With so much attention and publicity surrounding well-known diseases, it is easy to focus all donation and aid efforts only on the diseases on which the public is most informed. However one disease that needs more attention and support is Onchocerciasis, more commonly known as river blindness.
River blindness is a skin and eye disease caused by a parasite and is the second leading cause of blindness. An estimated 37 million people are affected by this disease worldwide and over 90 million people still remain at risk.
River blindness is primarily in West and Central Africa; however, this disease is also prevalent in Latin America and Yemen. The disease is not typically contracted by a single bite, so travelers are not at a high risk to river blindness, just the individuals living in the epidemic areas.
Half a million people are visually impaired by this disease and 270,000 people are already blinded. 99 percent of infected individuals live within 30 countries. River blindness also has a detrimental impact on the economy; an estimated 30 million dollars a year are lost due to this disease.
River blindness is spread through black fly bites; after the initial bite larvae forms and turns in to worms inside the host body. The larvae creates severe skin itching, inflammation and eventually vision impairment or blindness. This disease also reduces life expectancy by up to 15 years and causes psychological impairment due to the infected person’s becoming isolated.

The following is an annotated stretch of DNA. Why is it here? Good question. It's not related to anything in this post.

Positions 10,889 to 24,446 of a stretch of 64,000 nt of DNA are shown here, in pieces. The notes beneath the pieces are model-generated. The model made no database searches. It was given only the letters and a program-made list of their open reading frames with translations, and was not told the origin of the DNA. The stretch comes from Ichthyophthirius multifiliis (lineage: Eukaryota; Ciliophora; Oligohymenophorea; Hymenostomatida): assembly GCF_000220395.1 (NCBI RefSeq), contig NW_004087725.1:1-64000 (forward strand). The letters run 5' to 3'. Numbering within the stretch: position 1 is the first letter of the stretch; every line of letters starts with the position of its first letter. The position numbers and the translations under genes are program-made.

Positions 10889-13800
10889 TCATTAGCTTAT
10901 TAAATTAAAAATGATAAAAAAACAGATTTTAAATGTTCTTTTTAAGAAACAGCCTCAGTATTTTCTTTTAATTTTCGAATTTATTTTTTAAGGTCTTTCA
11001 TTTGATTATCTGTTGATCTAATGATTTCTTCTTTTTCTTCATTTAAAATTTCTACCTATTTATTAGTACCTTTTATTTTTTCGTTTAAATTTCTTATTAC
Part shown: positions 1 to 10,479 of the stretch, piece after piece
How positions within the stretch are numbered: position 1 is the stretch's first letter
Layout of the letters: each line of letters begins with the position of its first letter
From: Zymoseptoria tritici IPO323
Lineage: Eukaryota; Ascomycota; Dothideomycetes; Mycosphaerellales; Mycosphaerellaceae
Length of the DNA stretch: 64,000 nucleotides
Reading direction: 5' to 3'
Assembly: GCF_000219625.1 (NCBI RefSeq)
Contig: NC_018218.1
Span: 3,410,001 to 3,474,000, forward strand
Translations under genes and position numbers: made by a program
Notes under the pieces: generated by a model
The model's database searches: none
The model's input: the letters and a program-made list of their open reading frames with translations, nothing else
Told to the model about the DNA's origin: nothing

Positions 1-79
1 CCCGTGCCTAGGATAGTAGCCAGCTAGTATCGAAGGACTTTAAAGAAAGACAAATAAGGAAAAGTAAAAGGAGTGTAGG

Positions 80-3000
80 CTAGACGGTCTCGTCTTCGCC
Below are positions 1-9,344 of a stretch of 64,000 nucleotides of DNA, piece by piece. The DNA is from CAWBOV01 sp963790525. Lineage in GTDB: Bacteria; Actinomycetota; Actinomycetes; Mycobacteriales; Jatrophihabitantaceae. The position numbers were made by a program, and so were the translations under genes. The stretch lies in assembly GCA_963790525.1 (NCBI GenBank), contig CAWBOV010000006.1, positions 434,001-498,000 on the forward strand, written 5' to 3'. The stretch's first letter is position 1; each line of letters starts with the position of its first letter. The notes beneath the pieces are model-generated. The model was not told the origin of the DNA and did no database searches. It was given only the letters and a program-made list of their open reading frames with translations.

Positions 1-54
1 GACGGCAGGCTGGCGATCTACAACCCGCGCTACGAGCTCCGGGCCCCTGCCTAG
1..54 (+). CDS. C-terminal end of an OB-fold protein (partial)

The African Program for Onchocerciasis Control was created in 1995 to help control the spread of this disease; however, it is hard to control because there is currently no vaccine for river blindness.
There is a drug people suffering from this can take to reduce the larvae, which in turn reduces the itching and can prevent vision impairment, but since it does not kill the adult worms it is not a cure. Antibiotics are also available and are typically given out in six-week doses, but they have not yet been proven effective.
The Bill and Melinda Gates Foundation classify this disease as a neglected infectious disease and their goal is to draw attention to river blindness and find a cure. The Gates Foundation is working to eliminate this disease by developing new treatments.
Currently the Gates Foundation is investing in mosquito control methods to help prevent breakouts, searching for ways to detect the disease early on and supporting efforts made to develop a vaccine.
– Olivia Hadreas
Sources: Gates Foundation
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